Tips on the Strategy of Interest-Based Negotiation

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In these days before the election the American people are calling upon their elected representatives in Washington and in State capitols around the country to focus on how they can think together to find the solutions we need to move forward. Through the use of purposeful reflective judgment we will be striving to agree on goals that are derived from our core values (controlling debt, being fiscally accountable, supporting the life and work of America’s people, protecting and enriching the future of our children). If we dig in (dominance structure) around our own views as the only way to achieve those values and goals, we will find the negotiation of next steps in gridlock. Better to step back from specific solutions (“We have to do it my way.”) and locate alternative ways to realize each other’s objectives. The solution may require patience, but we can come to a negotiated solution without giving up anything we believe is important.

Traditionally, negotiating has been thought of as trying to reach a compromise between two initial positions on the issue. This kind of negotiation, called positional negotiation, is often adversarial. The process tends to end up with both sides being dissatisfied with the final outcomes, because the process makes them feel forced into making concessions. Neither side is happy with the final agreement. A better method for negotiation, interest-basednegotiation, requires that both sides are satisfied with the chosen solution. Instead of competing in an effort not to give up more than the other guy, interest-based negotiation begins with trying to figure out what each party’s interests are and then working to find a way to achieve the interests of both parties. Interest-based negotiation calls for collaboration and creativity. Both parties strive to find a way for their own interests and the interests of the other party to be achieved. Neither party is expected to give up its interest.

When there is conflict, and it’s possible to delay, sometimes no agreement emerges. Strong critical thinkers know that this kind of delay is a decision too, the decision NOT to act. This kind of delay can have its own consequences, and sometimes the consequences of delay serve one party’s interest and not the other’s interest (we call this using delay tactics). Delay tactics, under the pretext of needing time for a continued fair-minded deliberation, is not a truth-seeking approach to solving problems. It is not the behavior of a strong and ethical critical thinker, and it is not what we want from our elected representatives.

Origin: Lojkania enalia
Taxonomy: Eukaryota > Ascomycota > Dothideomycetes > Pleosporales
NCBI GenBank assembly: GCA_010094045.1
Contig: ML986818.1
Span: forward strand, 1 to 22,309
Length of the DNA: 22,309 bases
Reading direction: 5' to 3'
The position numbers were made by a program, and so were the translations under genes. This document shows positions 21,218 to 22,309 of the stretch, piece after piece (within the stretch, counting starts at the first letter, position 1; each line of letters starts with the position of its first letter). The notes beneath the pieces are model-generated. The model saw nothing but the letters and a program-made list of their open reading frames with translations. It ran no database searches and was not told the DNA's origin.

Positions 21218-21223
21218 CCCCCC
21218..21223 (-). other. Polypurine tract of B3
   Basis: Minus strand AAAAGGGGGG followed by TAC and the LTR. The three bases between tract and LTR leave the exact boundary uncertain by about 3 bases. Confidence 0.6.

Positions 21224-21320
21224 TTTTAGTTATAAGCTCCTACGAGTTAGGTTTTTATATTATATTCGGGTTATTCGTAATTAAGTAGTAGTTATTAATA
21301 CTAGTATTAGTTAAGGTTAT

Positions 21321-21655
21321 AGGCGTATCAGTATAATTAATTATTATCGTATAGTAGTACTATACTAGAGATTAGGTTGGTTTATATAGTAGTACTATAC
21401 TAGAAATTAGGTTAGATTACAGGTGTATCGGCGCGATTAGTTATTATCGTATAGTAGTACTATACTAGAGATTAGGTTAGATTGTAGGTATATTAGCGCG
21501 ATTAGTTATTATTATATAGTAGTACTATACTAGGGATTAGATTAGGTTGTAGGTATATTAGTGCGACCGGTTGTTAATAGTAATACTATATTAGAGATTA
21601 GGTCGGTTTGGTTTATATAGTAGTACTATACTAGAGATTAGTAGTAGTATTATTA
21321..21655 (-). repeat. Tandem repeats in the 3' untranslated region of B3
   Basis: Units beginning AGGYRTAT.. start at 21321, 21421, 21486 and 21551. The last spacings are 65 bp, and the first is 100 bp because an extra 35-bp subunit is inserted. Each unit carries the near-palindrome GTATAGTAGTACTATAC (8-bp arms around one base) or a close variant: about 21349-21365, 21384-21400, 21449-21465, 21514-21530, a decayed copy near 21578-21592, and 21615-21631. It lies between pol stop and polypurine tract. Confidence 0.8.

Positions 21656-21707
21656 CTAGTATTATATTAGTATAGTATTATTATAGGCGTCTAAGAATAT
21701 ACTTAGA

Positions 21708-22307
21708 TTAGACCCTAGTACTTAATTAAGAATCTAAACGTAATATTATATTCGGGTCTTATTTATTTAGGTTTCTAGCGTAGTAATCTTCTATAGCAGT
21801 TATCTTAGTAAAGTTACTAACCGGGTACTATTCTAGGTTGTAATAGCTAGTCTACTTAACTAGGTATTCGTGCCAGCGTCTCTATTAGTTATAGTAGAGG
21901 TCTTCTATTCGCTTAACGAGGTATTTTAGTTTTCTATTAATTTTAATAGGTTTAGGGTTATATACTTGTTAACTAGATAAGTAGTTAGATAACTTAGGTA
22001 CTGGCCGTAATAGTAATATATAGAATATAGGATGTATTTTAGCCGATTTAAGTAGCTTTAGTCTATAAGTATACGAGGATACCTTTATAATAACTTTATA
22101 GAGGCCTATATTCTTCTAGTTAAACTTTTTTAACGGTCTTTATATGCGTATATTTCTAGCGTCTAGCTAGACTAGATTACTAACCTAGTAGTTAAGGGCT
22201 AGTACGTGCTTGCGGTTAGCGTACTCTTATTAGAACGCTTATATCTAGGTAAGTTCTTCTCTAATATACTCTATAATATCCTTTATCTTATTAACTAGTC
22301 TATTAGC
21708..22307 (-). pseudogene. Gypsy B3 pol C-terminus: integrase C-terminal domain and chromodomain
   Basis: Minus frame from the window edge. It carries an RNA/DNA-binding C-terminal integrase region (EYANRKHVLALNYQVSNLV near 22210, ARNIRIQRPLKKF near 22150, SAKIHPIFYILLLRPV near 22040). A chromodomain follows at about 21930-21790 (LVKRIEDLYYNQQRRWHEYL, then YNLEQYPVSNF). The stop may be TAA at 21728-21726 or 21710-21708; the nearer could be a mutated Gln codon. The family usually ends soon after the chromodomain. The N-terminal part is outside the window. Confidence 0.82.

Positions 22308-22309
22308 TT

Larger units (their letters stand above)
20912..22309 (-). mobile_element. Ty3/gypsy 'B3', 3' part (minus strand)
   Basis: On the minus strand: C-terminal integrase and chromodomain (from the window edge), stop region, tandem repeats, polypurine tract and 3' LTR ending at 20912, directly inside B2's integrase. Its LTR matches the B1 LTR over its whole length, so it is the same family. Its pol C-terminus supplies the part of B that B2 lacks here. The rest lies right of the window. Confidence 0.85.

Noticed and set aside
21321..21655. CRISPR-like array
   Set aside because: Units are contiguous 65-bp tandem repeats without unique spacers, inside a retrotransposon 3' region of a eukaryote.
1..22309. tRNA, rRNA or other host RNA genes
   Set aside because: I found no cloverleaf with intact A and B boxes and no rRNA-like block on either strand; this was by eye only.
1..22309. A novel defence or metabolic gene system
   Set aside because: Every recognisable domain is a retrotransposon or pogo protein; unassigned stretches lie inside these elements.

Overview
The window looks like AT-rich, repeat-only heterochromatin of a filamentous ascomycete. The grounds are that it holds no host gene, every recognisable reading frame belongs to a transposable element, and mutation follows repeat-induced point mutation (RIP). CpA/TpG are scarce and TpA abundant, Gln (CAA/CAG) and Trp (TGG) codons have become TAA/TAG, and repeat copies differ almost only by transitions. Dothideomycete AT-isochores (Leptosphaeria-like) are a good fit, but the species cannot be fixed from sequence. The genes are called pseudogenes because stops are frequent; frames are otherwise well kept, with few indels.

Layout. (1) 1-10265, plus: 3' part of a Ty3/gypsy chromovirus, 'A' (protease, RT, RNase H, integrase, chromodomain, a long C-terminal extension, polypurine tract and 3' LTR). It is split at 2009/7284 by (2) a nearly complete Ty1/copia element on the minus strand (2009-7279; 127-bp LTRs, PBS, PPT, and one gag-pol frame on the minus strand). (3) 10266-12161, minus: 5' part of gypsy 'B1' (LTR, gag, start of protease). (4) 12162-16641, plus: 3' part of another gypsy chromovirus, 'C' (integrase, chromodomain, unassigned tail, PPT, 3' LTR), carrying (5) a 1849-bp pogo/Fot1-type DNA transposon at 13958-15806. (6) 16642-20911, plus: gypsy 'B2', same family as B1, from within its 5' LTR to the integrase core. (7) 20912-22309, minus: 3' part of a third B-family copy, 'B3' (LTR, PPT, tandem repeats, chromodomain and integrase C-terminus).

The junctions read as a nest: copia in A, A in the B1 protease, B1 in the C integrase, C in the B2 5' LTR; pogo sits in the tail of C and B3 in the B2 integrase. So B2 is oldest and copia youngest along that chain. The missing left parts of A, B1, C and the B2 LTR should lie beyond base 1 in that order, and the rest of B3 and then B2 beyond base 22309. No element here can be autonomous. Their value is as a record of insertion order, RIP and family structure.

What we need instead is for our representatives to take a new look at the problem, examining the solution methods and evaluation criteria being used in the negotiation. Strong critical thinkers realize that the methods that are used to achieve a result and the criteria used to evaluate the result are themselves, open to review and reconsideration.

Achieving the best solution to an interest based negotiation requires an honest discussion of conditions that make some alternatives seemingly impossible choices for one party or the other. Promises to please collaborators, funding agencies, or constituencies are not valid reasons to remove alternatives from the negotiation. We do not elect our representatives to serve our self-interest alone, we elect them to represent us when decisions need to be made about how to govern all of the people, in consideration of the greater good. Conditions change, and we want our representatives to be responsive to that change. Strong critical thinkers analyze problems as they continue to evolve (analyticity), follow reasons and evidence wherever they lead (truth-seeking), and are comprehensive in their approach (systematicity), as they reconsider the problem in light of new information (maturity of judgment).

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